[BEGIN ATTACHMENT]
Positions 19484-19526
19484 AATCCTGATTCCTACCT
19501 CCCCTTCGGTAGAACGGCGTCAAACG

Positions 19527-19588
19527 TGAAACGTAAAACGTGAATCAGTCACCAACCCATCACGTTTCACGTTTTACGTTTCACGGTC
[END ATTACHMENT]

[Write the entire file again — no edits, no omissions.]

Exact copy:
Positions 19484-19526
19484 AATCCTGATTCCTACCT
19501 CCCCTTCGGTAGAACGGCGTCAAACG

Positions 19527-19588
19527 TGAAACGTAAAACGTGAATCAGTCACCAACCCATCACGTTTCACGTTTTACGTTTCACGGTC